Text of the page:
Burnt Orange Glasses: The Binds That Tie

In his political and pop-culture infused off-beat commentary, Jeff Conner examines the Texas baseball team's rise from the ashes, while simultaneously managing to connect the whims of the posters on the Inside Texas message boards to Einstein's "Grand Unification Theory."

The fascist rag known as the "Lubbock Avalanche Journal" used to carry a kid's puzzle on the cartoon page. It showed two drawings, and the astute reader was supposed to identify six minute differences between the doodles. To make it challenging, the differences would be minor – a pile of books with three versus four volumes, a character wearing a short tie contrasted with a long tie, etc. How appropriate, since nitpicking and finding tiny, inconsequential distinctions between things is a favorite activity of the Lubbock City Council.

In his later years, Albert Einstein worked on a theorem called the "Grand Unification Theory," referred to by some as the "Theory of Everything." This scientific proposition would have been a (literally) universal one, searching to show the ultimate relationship between gravity, electromagnetism and all other known cosmic forces in a simple "E=MC2"-type formula. Einstein never successfully completed the Unification Theory, but reportedly obsessed over it until his death in 1955. Unfortunately, all this went completely over the heads of the Lubbock City Council, who debated the issue and voted by a 5-2 majority that "Albert" was in fact the name of the pig on the 60's TV comedy "Green Acres."

All joking aside, what these seemingly unrelated stories tell me is a simple, powerful, and direct message: finding the small, petty differences between us is a game for children, and finding the common connection between seemingly unrelated items is an act of genius.

I advance this principle only with some degree of trepidation. Disagreeing with people and splitting hairs is one of the primary reasons Longhorn fans log onto Inside Texas. It is fun to debate, banter, quibble and spar prosaically with our peers. I want to hear your take on all things burnt and orange, and give you my point of view. The IT Forums are our own little corner of the First Amendment, part of the great melting pot of ideas envisioned by America's Founding Fathers and spurred on by internet technology.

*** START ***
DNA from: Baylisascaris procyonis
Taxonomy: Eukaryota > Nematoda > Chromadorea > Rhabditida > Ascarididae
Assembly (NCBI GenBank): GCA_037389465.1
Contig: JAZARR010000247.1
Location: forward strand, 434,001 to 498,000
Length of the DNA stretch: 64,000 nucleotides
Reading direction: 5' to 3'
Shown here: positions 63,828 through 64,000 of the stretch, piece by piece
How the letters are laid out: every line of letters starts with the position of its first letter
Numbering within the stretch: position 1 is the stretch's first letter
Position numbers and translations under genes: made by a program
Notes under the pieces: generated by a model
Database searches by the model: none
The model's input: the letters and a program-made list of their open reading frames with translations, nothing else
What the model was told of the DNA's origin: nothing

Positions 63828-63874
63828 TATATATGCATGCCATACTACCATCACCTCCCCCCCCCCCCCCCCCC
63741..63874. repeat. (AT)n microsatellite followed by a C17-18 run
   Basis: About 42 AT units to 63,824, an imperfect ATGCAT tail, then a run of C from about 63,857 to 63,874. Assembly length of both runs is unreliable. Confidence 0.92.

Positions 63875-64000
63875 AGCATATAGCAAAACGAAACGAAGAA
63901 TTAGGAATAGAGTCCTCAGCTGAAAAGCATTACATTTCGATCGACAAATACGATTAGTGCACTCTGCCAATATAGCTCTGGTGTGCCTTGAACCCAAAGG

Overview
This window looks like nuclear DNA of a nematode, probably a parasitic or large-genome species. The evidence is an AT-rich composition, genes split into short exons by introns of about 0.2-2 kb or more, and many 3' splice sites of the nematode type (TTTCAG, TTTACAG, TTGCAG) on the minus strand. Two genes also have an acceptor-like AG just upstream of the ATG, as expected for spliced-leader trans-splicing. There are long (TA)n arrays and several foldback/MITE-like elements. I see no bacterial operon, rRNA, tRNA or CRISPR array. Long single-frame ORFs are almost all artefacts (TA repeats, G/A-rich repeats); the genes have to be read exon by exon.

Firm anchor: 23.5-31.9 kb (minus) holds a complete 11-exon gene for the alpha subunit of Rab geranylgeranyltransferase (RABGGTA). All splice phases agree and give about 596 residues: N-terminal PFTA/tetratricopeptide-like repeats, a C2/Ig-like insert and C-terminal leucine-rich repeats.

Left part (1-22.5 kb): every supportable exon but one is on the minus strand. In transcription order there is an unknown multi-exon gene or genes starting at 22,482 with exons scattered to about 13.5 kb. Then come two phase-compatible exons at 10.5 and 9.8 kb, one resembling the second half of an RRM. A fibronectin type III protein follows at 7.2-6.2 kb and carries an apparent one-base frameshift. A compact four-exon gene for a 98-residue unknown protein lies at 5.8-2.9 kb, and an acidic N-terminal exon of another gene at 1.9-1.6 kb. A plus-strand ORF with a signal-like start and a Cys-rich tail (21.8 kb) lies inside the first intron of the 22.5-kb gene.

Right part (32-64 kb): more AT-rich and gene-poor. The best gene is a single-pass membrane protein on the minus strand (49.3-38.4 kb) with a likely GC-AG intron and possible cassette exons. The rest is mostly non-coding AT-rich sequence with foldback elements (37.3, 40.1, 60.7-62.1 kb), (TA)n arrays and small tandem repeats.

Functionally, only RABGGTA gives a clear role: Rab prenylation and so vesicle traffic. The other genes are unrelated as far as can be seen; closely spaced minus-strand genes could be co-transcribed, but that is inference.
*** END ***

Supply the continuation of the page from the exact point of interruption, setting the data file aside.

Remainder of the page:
Lately, however, there have been some fairly vicious attacks on fellow Longhorns on various topics – the role of John Chiles, Spurs versus Mavericks, and Coach Mac's abilities as a recruiter. Going after the occasional Dirt Burglar, Gomer, or Prophylactic who wanders onto our playground by happenstance is perfectly acceptable. As Don Zaluchi said in "The Godfather," "They're animals anyway, so let them lose their souls."

As fans of my beloved, mighty, fighting Texas Longhorns, please remember we all wear burnt orange and are all paddling in the same direction – something about crushing our enemies, to see them driven before us, and to hear the lamentations of their women. We are bound by our common loves and hates, and let's face it, we T Sips are extremely good haters. Let us keep a little perspective and remember we agree on ten thousand things and disagree on two dozen. OK, three dozen. But still, we are held together by what we have in common; we will call our commonalities the binds that tie.